Victim protection and prevention are two key factors in the work carried out by the Spanish authorities
The Australian Leaders 2017 had a meeting at the Ministry of Foreign Affairs and Cooperation with Francisco de Miguel, Deputy Director of International Cooperation against Terrorism. Spain is considered a global benchmark in this field.
Having offered an overview of terrorist activity in Spain since the creation of ETA in 1958 until the present day, and of the development of Islamic terrorism in Spain and abroad, Mr de Miguel provided the Leaders with details on Spain’s fight against terrorism, which he described as a “national priority”.
The keys to the fight against terrorism in Spain lie, according to Mr de Miguel, in the defence of constitutional values (pluralism, democracy and human rights), the creation of appropriate legislation, the promotion of international cooperation and, lastly, the protection of victims of terrorism.
All of these ideas are in line with counter-terrorism policies in the EU, where there is “intense cooperation in the areas of justice and police work (Eurojust, Europol)”, as well as compliance with the UN's positions on the matter.
Spanish counter-terrorism policy was amended after the Madrid attacks in 2004, after which security on critical infrastructure was improved and coordination between public administrations and police departments, as well as with the institutions of other countries, was stepped up.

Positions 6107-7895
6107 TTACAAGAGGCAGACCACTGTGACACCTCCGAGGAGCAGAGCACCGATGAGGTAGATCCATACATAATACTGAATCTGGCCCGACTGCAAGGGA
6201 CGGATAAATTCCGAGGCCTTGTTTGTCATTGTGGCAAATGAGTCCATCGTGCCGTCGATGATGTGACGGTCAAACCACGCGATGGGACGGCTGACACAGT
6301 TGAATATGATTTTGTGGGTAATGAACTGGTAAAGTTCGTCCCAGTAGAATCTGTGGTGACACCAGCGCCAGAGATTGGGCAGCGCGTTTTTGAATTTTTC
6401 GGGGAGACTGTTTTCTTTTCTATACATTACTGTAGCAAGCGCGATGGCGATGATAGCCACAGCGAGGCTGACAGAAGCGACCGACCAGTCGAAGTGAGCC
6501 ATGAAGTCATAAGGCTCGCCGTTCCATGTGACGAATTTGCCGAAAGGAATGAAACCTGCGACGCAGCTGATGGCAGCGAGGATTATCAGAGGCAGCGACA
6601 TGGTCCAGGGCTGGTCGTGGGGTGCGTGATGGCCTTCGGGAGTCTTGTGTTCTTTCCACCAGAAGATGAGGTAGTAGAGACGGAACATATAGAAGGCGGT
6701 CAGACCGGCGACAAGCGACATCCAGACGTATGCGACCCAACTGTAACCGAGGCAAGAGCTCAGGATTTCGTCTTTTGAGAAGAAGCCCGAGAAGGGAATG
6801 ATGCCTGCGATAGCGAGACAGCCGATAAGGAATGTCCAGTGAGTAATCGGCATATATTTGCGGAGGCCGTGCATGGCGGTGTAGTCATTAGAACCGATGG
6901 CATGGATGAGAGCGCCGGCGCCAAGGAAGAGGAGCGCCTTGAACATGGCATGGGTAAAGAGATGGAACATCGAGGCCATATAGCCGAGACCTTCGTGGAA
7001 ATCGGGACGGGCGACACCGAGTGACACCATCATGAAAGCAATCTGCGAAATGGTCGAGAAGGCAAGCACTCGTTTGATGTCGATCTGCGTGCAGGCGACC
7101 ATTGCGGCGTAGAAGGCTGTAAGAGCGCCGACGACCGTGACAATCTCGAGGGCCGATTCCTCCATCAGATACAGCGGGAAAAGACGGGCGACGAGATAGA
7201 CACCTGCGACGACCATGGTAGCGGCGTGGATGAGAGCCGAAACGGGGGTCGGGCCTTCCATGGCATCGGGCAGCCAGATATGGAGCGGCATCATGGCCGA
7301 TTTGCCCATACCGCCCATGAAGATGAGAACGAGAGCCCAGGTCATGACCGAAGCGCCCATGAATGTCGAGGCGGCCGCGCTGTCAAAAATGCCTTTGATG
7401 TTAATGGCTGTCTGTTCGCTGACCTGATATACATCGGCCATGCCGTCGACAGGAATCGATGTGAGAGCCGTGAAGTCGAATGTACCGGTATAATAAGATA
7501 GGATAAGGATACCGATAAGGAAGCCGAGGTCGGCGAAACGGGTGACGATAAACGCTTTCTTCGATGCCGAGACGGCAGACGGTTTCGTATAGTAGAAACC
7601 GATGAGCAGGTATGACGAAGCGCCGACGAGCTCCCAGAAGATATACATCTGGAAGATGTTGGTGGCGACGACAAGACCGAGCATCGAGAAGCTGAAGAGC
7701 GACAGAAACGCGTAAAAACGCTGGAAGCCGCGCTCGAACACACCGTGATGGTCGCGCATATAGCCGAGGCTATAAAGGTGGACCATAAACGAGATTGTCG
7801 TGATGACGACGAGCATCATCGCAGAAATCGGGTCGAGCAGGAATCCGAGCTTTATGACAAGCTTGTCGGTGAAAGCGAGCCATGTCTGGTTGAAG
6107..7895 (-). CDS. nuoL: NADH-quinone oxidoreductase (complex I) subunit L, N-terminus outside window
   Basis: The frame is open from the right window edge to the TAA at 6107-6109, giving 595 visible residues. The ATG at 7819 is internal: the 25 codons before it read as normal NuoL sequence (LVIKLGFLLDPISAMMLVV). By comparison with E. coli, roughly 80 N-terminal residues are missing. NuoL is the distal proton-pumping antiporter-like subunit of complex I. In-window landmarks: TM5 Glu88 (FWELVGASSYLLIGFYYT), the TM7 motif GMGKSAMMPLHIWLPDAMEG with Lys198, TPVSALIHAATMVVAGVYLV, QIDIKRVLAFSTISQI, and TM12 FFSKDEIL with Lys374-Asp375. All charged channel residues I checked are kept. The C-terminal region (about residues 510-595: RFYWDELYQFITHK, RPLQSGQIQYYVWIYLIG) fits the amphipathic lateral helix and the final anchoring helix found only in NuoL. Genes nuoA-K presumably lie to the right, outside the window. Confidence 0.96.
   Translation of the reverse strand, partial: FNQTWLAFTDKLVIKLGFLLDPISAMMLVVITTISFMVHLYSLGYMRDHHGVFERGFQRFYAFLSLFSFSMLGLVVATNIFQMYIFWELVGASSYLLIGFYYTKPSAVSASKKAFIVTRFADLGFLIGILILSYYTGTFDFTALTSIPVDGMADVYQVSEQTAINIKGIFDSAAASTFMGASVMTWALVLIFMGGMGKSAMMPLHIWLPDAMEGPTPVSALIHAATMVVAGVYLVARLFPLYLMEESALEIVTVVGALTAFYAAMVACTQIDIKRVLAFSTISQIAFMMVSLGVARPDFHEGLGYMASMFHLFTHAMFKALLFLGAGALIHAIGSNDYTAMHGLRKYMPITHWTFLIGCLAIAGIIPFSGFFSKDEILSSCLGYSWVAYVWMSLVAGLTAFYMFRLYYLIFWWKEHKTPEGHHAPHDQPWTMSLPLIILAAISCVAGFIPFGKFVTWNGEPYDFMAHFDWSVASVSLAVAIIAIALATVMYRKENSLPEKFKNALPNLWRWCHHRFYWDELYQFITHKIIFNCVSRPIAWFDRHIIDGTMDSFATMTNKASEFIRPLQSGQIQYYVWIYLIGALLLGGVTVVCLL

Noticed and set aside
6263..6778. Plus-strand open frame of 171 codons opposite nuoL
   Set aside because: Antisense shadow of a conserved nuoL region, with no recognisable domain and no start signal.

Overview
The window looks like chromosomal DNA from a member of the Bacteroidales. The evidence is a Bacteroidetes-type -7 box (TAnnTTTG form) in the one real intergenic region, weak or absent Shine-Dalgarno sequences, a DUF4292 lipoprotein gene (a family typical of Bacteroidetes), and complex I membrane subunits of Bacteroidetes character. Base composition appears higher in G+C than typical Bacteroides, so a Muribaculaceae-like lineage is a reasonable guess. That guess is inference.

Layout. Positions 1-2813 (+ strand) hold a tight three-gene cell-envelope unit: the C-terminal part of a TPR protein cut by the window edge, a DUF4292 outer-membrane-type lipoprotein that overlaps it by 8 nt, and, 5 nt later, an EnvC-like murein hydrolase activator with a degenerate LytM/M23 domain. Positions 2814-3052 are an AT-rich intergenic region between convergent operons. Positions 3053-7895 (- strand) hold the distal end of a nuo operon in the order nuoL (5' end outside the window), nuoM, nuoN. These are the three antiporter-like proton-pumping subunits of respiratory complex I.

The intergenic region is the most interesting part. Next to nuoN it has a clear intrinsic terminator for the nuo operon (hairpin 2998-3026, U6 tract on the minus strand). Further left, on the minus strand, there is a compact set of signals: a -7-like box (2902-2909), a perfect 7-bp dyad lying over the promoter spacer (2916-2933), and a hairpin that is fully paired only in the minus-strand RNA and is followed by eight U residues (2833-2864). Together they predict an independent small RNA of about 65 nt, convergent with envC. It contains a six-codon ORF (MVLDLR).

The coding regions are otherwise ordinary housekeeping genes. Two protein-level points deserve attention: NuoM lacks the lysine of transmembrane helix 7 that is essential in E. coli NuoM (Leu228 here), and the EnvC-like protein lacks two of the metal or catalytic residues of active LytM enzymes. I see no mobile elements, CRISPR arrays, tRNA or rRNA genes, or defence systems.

One of the aspects of the fight against terrorism which most impressed the Leaders was the area of prevention, especially Spain’s National Strategic Plan to Fight Violent Radicalisation (PEN-LCRV), which was approved in January 2015 with a view to identifying and neutralising potential radicalisation outbreaks through actions with high-risk groups and individuals. Among other goals, this plan seeks to integrate society values into religious education, especially in higher-risk neighbourhoods and cities.
Susan Windybank and Liam Nevill showed particular interest in the fight against propaganda by organisations such as DAESH, which conveys a poetic, adventurous image of terrorism in clear contrast with the 'normality' of life in Western societies, where many Muslims fail to fit in.
For Francisco de Miguel, on top of promoting internal dialogue within those communities, it is essential to establish development plans, 'to create other focuses of activity for young people' such as cultural and sports centres. One of the most important ideas to convey, according to the Deputy Director of International Cooperation against Terrorism, is the universal right to life, which also appears in the Quran. “Most of the victims of Islamic State these days are Muslims; that is something worth pointing out. The idea that terrorism threatens the life of Muslims is one of the pillars of this fight,” he concluded.